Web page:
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There's a seeker born every minute. dmn at kepler.unh.edu
Fri Oct 8 11:59:50 EST 1993


> In article <199310050340.AA24767 at kepler.unh.edu>, dmn at kepler.unh.edu
> (There's a seeker born every minute.) wrote:
> 
> > Presumably there are at least a few of you out there who'd like to post about
> > taboo or unpopular topics in neuroscience but are afraid to do so in fear of
> > being ridiculed by your peers or having your funding cut off. Excuse my 
> > ignorance if this isn't the case. 
> 
> I find it a trifle hard to believe that merely raising a weird topic would
> bring someone at risk of losing funding.  In fact, I find it very hard to
> believe that somone with a good publishing record and coherent arguments
> would feel limited in what they could speculate on, in a public and
> non-official forum.  


   Have you ever heard of the MK-ULTRA project? (not that it involved
funding cutting) I suspect those scientists involved w/that project
(if it in fact existed) didn't feel free to openly discuss it.
Clearly I'm going beyond whatever was in my original post, but what
the hell... 

   Would you hold (not that as a grad student you'd have access to any
of this stuff it it indeed exists) that there is no 'sensitive' work
going on in neuroscience anywhere? In other words, anything Uncle Sammy
funds... neuroscientists can speak freely about with impunity?



> 
> As a grad student, and a rather odd one at that, I'm often ridiculed by my
> peers and have very little funding to lose.  If the taboos you refer to
> breaking are ones about superstition or spirituality, most neuroscience
> professionals either aren't interested in such stuff, at least on a
> professional level.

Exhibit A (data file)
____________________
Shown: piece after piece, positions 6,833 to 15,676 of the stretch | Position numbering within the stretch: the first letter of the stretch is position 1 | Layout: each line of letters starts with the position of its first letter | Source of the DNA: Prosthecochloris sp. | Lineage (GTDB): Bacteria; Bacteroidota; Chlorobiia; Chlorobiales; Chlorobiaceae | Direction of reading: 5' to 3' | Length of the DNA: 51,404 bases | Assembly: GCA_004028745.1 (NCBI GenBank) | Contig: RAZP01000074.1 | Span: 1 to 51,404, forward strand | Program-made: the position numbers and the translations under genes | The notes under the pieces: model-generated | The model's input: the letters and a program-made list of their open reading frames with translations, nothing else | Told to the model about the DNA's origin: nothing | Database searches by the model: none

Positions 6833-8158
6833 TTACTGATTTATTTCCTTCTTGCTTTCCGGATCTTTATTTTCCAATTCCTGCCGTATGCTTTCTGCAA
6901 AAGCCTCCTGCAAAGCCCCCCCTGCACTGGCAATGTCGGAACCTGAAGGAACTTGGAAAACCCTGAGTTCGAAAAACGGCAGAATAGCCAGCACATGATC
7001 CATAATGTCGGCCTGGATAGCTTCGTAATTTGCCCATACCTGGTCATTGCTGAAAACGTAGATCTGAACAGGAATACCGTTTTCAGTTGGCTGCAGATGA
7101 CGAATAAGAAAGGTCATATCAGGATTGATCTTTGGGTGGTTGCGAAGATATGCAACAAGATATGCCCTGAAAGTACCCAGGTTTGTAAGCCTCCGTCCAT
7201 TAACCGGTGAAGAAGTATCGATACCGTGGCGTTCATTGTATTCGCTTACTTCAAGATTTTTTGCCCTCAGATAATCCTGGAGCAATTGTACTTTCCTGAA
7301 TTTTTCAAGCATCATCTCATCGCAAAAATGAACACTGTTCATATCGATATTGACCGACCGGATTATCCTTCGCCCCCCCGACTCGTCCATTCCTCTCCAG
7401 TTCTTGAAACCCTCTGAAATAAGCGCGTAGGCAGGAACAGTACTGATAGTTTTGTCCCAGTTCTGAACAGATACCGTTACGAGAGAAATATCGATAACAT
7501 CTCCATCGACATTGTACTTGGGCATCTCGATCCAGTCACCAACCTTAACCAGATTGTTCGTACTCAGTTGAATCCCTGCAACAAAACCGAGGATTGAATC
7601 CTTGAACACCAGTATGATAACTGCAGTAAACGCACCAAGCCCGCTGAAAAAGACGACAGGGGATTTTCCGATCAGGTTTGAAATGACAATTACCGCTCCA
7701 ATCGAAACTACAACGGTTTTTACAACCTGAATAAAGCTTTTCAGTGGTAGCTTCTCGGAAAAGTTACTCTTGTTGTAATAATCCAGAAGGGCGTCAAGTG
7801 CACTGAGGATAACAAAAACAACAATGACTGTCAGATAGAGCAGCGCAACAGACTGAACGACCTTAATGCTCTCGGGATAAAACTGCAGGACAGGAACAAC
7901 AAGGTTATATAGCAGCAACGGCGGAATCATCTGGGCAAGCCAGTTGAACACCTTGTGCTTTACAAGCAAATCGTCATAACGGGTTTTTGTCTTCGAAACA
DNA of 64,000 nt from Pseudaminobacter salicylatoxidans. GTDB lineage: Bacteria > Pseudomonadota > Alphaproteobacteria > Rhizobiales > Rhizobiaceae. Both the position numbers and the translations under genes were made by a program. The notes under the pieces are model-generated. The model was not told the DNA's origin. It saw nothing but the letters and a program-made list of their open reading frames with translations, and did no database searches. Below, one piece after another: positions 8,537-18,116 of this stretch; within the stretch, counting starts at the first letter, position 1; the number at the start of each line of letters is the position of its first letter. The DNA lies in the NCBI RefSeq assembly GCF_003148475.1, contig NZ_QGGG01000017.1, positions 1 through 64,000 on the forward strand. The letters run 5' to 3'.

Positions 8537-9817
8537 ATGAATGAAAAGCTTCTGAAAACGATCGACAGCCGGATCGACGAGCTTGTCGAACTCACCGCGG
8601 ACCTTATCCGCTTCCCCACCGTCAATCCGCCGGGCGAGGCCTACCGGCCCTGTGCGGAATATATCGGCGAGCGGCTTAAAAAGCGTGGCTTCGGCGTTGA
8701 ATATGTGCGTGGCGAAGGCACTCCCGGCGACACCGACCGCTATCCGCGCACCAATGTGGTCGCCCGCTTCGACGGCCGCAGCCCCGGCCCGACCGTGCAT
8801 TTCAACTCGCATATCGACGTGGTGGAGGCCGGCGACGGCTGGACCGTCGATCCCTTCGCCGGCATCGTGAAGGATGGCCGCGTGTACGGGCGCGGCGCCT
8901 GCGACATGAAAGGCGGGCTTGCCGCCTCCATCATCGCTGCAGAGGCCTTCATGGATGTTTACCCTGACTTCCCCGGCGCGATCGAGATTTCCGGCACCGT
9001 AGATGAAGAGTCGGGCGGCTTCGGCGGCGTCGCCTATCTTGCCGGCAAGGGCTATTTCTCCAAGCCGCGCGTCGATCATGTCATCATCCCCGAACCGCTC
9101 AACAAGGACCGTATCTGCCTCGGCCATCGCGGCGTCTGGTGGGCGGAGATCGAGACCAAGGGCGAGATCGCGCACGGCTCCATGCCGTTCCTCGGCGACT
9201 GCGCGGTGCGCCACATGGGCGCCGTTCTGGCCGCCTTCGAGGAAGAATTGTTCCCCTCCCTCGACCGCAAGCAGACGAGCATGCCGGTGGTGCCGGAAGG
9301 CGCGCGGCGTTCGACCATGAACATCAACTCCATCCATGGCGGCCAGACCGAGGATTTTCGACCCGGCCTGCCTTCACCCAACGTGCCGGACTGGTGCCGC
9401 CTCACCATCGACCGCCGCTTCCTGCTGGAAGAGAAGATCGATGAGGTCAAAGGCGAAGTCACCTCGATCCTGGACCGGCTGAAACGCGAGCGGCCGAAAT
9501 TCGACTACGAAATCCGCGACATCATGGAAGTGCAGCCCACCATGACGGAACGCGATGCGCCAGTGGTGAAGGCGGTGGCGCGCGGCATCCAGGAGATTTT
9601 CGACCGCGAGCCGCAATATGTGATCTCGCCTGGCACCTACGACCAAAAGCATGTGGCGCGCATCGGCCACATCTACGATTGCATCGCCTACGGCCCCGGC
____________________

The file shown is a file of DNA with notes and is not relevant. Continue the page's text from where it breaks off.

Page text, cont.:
> If you're referring to ideas of people wanting to do
> experiments with humans that are currently unethical, well, that may be
> another matter.  But, merely expressing an interest shouldn't put someone's
> funding at risk.


    Points well taken. I concede the funding issue for the moment.


    Let's focus on so-called unethical experiments with human
beings. I hate to wear the conspiracy/fringe hat here, but it seems that
there's a tendency among people to either flat-out deny that anything fishy goes
on in (gov't sponsored) neuroscience (i.e. mind control experiments) or to
wholeheartedly endorse any and every crank anecdote/theory about fringe
experimentation. But history seems to suggest that the truth lies
somewhere in-between. For example:

    Is it the case that our gov't has never sponsored fringe research
like finding a truth-serum? (allegedly what happened during the 60's w/
the MK-ULTRA project) Or research on behavior control at a distance? 

    I'm willing to side with the latter folks (the denial group), but 
hasn't it been documented that MK-ULTRA actually took place? (documented via  
F.O.I.A. documents) And if it that's the case, then surely research
of that general sort didn't stop in the 60's. If not, let's hear the
refutations.

    What I'm saying is that I suspect there's a lot going on in
neuroscience that simply won't be discussed by neuroscientists
publically. Perhaps with good reason. I'm also saying that I'd 
like to see some real neuroscientists discuss this more speculative,
para-neuroscience stuff (para in the sense of beside... not in the
sense that suggests anything outside of the materialist's world
view) 

    If anyone can suggest a good book refuting neuroscience/mind-control
fringe theories, I'd appreciate it. If my concerns are groundless, fine.
If not, I don't want to wait another 30 years to find out what the
state of the art in behavior manipulation is.




> 
> The funding situation for scientists in the country can be somewhat, er,
> amusing at times, but I don't think posts here could possibly jeapordize
> anyone.
> 
> Thanks for the advice on anonymous posting, however.  I think that the
> information for doing stuff should be available to the public, and that you
> should be commended for bringing it to us.  


     You're quite welcome.


> 
> -Russell Mast.
> 
> 


   Dana



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